Mar 6, 2006

Crash taste dummies

Saw the much-celebrated Crash yesterday. My, what a star cast! And let’s start with the wasted one. There’s the perpetually unpalatable Sandra Bullock. the whiny, paranoid urban wife. Yes, the character rings true and all, but Bullock only ever looked presentable in that Hugh Grant flick where the man who passed up Hurley (Idiot!) can’t do anything without Sandra’s advice. Jennifer Esposito is as usual very easy on the eye, but tell me again what is she doing in the film? Did Paul Haggis hire her only to be the subject of the Cheadle on phone to mum dialogue? And to declare her character’s exotic South American descent?

The rest of them are all super. Brendan Fraser is for once, not bashing chaps in cotton rags, looking very prim-proper just like a Grisham-spec District Attorney. Don Cheadle is is usual controlled, perfectly in his role. The Wild Things chap, is not likeable, but flawless, just like in Wild Things. Add good work bonuses (bonii?) for the two car stealing boys, Thandie, her husband, the young cop (Cruel Intentions). If I can’t remember any other people, that’s because they were all at least good, if not noticeable.

Again, not versed in film making technicalities, I’d say the film was well-made, but nothing exceptional. There are shots where the camera just takes too long to get to the shots next waypoint… must be some sort of cine-art thing that escaped me entirely. It’s happened before, my altogether more in-cinema-tune wife tells me.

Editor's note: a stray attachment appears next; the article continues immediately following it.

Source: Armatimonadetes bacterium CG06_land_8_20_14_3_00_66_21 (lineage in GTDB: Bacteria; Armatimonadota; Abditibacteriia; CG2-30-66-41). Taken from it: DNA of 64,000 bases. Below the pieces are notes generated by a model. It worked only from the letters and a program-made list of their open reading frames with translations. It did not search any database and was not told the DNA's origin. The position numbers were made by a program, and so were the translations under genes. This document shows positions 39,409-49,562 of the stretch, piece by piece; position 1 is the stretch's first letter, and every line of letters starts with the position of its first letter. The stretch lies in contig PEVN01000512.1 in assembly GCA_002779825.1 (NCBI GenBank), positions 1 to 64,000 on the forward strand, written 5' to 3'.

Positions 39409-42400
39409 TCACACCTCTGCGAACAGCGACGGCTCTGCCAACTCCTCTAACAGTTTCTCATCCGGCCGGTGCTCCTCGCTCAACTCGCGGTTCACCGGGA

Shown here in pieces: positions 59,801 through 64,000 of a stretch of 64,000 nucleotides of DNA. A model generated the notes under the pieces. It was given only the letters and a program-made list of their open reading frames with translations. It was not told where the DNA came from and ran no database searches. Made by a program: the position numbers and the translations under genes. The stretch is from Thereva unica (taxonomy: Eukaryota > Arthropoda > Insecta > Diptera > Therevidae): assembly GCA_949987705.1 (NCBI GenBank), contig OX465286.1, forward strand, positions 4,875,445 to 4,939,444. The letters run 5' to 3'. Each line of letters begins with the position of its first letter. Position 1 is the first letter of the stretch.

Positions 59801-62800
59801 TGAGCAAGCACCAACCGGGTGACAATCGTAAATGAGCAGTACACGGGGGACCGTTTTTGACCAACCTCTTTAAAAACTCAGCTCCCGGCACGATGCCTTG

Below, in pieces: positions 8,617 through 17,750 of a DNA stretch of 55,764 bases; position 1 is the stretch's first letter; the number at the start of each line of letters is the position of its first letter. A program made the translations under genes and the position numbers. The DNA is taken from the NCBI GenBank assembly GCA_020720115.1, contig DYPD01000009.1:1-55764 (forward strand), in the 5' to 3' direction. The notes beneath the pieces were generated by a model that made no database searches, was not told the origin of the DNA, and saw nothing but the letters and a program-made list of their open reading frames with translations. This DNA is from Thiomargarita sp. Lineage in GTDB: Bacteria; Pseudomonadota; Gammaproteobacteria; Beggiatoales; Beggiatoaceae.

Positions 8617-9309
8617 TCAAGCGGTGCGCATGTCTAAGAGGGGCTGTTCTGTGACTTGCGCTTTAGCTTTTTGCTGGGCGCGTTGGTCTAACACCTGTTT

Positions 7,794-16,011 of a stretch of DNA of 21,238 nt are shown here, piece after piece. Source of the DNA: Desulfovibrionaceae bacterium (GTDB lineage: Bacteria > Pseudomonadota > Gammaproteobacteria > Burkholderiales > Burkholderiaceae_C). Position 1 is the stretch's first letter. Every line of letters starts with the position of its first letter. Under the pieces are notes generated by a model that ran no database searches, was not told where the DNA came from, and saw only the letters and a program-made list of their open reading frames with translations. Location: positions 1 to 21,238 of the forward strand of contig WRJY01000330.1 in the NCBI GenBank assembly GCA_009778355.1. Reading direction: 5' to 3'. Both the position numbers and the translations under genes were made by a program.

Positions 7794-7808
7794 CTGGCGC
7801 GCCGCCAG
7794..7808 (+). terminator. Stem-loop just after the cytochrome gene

The strength of the film is its story and probably the first real Hollywood look into the sort of subtle racial discrimination that goes on all the time. And it does, almost exactly as shown in the film. The whole WASP fixation of the redneck American junta, and the irritating, low IQ habit of branding everybody with a beard Osama, everyone with dark skin Saddam and that sort of thing. The fact that the counterpoint – reverse racism to coin a phrase – is also represented is nice. The braided hair car jacker, is quite right. The discriminated party can come to a point where everything seems an act of discrimination, almost.

Will it win at the Oscars in seven-odd hours time? I don’t know. But it should certainly be up for a clutch of acting and story awards. [NOTE: Since this review, the movie won Best Film] Now to the final test of its greatness: Would I buy the DVD? Er…. No. But, here’s the thing, the wife will.

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